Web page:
A New Form of Expansion

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A New Form of Expansion

Before the start of the Spanish-American War of the late

nineteenth-century and World War I in the early twentieth century, the

United States had encouraged expansion as being a way of gaining

power. For example, the Frontier thesis, conveyed that it is through

the expansion of new lands that humanity would continue to progress.

Also the United States portrayed its impatience to expand through

Manifest Destiny: the desire to expand from sea to sea with the goal

to own and cultivate as much land as possible. However, as the late

nineteenth and early twentieth century appeared, America experienced a

change. It grew from an ambitious, power-seeking country, to the

beginnings as the wealthiest and a superpower. America, it seemed,

became a country that helped the world, not itself, through expansion.

Though the path of the United States' expansion was nonstop in its

plan for Manifest Destiny; through trade, foreign policy, and social

class evidence, it can be confirmed that in the late

nineteenth-century and early twentieth century, the "new world-power"

was looked upon as a dependent source to 3rd-world countries and the

United States' reason for its departure from its continual past of

expansionism, was to maintain order and promote individual country

constancy.

To keep order, the United States misused their right to economical

power. Although the U.S hoped for logical foreign policy, they seemed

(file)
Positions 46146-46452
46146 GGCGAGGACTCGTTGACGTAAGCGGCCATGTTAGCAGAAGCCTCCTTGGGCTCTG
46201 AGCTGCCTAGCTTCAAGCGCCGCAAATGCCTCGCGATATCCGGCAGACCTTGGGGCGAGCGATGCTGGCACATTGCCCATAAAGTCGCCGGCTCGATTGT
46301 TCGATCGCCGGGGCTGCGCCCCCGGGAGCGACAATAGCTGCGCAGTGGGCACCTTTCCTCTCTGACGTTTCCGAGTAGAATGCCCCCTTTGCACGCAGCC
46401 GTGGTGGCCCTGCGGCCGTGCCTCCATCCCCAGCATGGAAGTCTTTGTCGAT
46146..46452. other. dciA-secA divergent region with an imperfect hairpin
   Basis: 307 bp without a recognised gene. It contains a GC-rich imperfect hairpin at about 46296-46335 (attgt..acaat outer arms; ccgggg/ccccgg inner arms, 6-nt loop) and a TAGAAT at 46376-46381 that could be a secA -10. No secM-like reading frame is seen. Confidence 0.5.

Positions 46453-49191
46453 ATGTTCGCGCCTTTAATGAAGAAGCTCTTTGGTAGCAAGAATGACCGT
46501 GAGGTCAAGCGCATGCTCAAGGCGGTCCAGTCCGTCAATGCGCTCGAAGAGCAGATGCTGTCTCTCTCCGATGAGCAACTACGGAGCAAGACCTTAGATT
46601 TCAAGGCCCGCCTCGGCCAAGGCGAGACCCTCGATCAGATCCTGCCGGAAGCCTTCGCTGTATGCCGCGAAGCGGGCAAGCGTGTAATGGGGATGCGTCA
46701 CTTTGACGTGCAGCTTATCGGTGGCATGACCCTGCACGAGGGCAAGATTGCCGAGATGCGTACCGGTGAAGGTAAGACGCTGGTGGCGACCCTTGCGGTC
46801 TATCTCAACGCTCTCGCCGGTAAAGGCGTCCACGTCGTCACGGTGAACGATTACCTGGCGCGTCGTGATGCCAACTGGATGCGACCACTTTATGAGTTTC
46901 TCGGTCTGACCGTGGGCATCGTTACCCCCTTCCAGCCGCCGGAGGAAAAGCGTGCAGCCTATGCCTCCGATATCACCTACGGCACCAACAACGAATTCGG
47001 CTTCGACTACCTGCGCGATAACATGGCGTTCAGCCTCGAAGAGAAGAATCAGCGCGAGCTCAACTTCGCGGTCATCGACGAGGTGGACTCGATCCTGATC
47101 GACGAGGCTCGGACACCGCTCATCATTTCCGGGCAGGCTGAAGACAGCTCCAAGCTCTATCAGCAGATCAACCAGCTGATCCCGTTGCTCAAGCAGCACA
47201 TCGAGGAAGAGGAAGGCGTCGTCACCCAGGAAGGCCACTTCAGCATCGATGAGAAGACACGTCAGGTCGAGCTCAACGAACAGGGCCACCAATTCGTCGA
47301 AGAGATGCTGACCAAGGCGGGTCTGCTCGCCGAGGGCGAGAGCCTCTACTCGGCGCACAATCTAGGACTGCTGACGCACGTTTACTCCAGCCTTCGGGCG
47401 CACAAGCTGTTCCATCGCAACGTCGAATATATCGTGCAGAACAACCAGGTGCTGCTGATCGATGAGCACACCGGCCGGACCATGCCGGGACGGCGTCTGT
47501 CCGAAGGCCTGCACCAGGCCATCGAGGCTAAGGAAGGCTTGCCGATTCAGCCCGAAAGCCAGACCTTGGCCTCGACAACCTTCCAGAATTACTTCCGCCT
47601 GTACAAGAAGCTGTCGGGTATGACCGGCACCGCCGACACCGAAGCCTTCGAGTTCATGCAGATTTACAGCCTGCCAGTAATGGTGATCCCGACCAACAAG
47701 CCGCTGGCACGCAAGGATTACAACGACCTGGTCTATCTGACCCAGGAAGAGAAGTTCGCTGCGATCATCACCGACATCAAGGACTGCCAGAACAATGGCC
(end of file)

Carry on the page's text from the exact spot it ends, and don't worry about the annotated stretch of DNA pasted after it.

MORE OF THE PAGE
to abuse their economical power at the same time, by looking out for

the "growing production of the country" (Doc C) and it's promotions

that "enables a country to extend its influences outward" ( Doc C).

The a...

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hand, as the immigrants began to enter the American work force,

Roosevelt used his "Square Deal" to declare that he would use his

powers as a president to safeguard the rights of the workers.

Within America and throughout foreign countries, the efforts of

expansion by the United States proceeded to continue their old goal of

maintaining Manifest Destiny and expanding their economic power

globally. Yet, they began to form a new course of expansion which

leads to the support of world wide stability and order. Their way of

thinking for achieving this was not obtained by believing to become a

world superpower, yet brought upon the United States by the foreign

masses of underdeveloped countries, which relied on them for

political, economical, and social stability in the late nineteenth and

early twentieth century.
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